• Rube Goldberg

        It’s no “secret” who hung out in places not far from me, to let the “heat cool down”. Many mobsters came up from Chicago, most famous, Al Capone’s hideout near Hayward. N.Wis. was pretty desolate in the 30’s, and many locals looked the other way, when these Caddy’s and Packard’s came rolling into town. One guy I knew, his uncle ran a fishing guide service in the 30’s, and while, not much was said about who he took fishing, everybody knew.

  6. Jake Loring

    Looks to be converted to 12 volt, as the original generator has been replaced with an alternator and of course the power window lifts!!! Great looking bones to finish off into a sweet ride!!!

  7. Lawyer George

    A beautiful car from the outside, but too expensive when compared to my ’36 Streetrod sitting my garage which can be driven out for $36,000.

  8. 86 Vette Convertible

    I like it. A lot of character and with a few things (like a seat) appears to be basically drivable as stands.

  9. Mountainwoodie

    Excellent write up……….Robert Mitchum had it going on too!

    https://www.youtube.com/watch?v=B-vWQwYthM4

  10. jeff6599

    Don’t forget, men, that a muscle has always been defined as a mid/compact sized car sold new with an engine intended for a full size car of the same manufacturer. That started in 1964, no doubt about it.

  11. Wrong Way

    I liked the write up! I must point out that prohibition is still going on! Marijuana is the new prohibition! Load this sucker up with weed! LOL

  12. DririnkinGasoline

    The 39 DeLuxe that would go on into the next year to be the 40 Standard. I would much rather have this one over a 40 DeLuxe. Better yet….I would choose the 39 Standard but in two-door sedan configuration. Much more comfort.

  13. Jack Quantrill

    All-time classic design! Love those fat fenders.

  14. Maestro1 Member

    Well done, Jeff.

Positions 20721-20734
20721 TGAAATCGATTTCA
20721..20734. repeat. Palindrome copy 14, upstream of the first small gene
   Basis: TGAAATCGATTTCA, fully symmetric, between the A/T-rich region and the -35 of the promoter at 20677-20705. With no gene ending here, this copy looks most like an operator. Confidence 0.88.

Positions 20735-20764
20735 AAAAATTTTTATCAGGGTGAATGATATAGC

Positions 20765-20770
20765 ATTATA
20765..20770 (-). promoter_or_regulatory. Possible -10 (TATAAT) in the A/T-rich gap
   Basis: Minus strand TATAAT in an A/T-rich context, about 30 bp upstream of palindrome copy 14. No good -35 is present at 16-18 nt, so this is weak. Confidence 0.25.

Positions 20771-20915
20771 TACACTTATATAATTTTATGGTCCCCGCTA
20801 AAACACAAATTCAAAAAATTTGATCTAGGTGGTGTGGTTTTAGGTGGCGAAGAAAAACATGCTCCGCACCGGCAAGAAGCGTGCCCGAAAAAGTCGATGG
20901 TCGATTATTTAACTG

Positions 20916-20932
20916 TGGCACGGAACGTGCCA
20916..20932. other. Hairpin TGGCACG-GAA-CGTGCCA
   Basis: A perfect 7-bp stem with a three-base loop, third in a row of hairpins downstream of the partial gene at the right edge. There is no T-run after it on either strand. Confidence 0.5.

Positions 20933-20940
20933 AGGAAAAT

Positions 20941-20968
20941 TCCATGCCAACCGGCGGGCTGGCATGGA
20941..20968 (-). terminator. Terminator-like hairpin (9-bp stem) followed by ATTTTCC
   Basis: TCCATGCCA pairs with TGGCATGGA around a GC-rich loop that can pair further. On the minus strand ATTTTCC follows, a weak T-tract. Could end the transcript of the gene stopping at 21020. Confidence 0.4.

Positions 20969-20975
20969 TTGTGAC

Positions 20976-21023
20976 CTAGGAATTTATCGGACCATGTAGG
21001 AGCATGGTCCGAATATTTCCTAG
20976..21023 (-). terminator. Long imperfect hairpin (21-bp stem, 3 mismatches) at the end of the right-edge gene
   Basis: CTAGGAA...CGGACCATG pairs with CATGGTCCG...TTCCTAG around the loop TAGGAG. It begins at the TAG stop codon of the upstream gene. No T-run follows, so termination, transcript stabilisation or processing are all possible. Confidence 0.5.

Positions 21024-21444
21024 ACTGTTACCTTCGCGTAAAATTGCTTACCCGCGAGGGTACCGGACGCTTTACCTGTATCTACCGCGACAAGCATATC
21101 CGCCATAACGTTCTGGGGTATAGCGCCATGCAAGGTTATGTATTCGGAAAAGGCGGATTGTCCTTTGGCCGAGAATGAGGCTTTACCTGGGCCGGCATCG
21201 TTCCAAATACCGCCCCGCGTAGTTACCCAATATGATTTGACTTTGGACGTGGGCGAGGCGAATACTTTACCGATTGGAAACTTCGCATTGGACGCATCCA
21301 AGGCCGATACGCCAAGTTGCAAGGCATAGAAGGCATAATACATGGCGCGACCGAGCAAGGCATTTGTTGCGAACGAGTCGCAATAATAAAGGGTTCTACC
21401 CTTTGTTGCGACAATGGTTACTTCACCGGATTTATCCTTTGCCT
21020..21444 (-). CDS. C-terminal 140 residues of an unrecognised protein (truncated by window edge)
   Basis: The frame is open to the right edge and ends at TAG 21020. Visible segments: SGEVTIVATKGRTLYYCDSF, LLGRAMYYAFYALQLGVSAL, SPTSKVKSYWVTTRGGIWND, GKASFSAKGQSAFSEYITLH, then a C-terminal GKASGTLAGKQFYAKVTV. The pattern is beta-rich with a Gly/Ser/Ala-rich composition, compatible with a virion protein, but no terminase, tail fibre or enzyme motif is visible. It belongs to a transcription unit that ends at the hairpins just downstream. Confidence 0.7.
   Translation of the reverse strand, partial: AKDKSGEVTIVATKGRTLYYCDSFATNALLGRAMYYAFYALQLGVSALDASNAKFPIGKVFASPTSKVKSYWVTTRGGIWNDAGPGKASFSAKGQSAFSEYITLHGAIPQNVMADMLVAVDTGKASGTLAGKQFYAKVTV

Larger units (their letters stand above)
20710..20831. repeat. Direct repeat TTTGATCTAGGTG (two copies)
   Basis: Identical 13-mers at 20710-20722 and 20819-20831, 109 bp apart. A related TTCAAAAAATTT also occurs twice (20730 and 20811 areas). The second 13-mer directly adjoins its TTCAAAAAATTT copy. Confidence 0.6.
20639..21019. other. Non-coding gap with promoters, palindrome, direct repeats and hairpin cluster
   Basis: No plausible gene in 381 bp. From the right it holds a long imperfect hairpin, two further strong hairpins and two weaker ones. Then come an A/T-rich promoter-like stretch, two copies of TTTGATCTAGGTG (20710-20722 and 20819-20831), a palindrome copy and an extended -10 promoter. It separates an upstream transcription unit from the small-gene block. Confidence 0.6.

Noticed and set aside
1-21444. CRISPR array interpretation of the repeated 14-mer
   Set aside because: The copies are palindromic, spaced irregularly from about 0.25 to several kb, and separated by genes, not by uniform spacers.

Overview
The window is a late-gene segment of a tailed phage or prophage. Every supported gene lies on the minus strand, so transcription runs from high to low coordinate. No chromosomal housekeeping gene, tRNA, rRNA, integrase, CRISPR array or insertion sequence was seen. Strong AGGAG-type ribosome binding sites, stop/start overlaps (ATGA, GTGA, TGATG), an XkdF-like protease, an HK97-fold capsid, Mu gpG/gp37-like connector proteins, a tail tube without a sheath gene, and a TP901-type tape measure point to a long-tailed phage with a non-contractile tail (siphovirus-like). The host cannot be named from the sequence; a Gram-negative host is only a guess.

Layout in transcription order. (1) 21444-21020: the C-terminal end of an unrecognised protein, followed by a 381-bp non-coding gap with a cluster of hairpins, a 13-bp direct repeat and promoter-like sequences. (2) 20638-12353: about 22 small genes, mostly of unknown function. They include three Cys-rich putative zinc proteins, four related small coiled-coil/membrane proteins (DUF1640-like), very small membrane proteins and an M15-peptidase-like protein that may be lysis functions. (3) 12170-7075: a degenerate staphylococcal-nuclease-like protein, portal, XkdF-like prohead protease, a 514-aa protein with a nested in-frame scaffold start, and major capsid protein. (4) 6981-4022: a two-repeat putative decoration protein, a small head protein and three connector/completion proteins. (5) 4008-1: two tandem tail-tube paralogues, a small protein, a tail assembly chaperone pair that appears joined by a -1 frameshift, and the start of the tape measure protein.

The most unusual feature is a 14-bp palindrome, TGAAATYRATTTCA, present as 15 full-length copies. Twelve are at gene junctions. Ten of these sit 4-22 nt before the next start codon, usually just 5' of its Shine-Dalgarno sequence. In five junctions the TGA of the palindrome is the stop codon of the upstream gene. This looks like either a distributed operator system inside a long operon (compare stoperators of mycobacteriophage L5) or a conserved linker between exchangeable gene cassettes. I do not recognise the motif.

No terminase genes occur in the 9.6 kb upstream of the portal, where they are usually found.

15. LAWRENCE

    What Dallas and the rest have said….looks to be the factory color my 39 should have….still on the fence on that color. Fast cars have always been built like Henry’s 999 car….and Capone ?….his was fast and bullet proof in the 20’s !

  16. Ken Carney

    It’s still like that today. As Geomechs stated, a man will do just about anything
    to keep his family fed. Here in central Florida, (Polk County) making and selling
    moonshine pays much more than working a regular job that might, at best, pay
    you $8.50 an hour if you’re lucky. Even today, people here are poor and have no
    other way of making ends meet. Some moonshiners also sell meth and marijuana along with their whiskey to make even more money. Hence, we here
    in Polk County have our own version of the 3M Corparation–moonshine, meth,
    and marijuana! As for the car, I would finish it up and drive it as is. I would also
    put some boxes of mason jars in the trunk before taking to our monthly car show
    downtown. What a hoot that would be!

    • geomechs geomechs Member

      Hi Ken. There’s got to be something wrong with the system when a person can make more money running booze and drugs around than working the traditional 8 – 5. I heard of a couple of farmers that paid off their farms in less than 3 years cultivating Canibas. It was often tempting for me but I would’be been the one who got caught. So I did it the hard way. But put me in a situation like some of those others and you never know. Saying that, I sort of doubt that a Chevy Avalanche, a Chevy Equinox and a Ford 3/4 ton would have the class that this car would have….

  17. 64 Bonneville

    don’t have no indoor plumbing back home in the West Virginia hills. Hot water was boiled in a bucket on the wood stove. had to get use to indoor plumbing and taking a bath no matter what when I went into the Marines in 65. paw=paw had a “liquid soap” route, till he died in 1977.

  18. OIL SLICK

    Interesting comments. That’s why i like Barnfinds

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  19. Tort Member

    Very nice and not so many out there as the 40 deluxe’s. Nice to see a hopped up flatty under the hood!

  20. Larry Harwood

    I love the 39 Ford Deluxe! Has the crank out windshield for ventilation, one piece side windows and wood grain dash. It appears to be a good deal at that price.

  21. norm bissonnette

    One of my all time favorite Fords and great history lesson as well !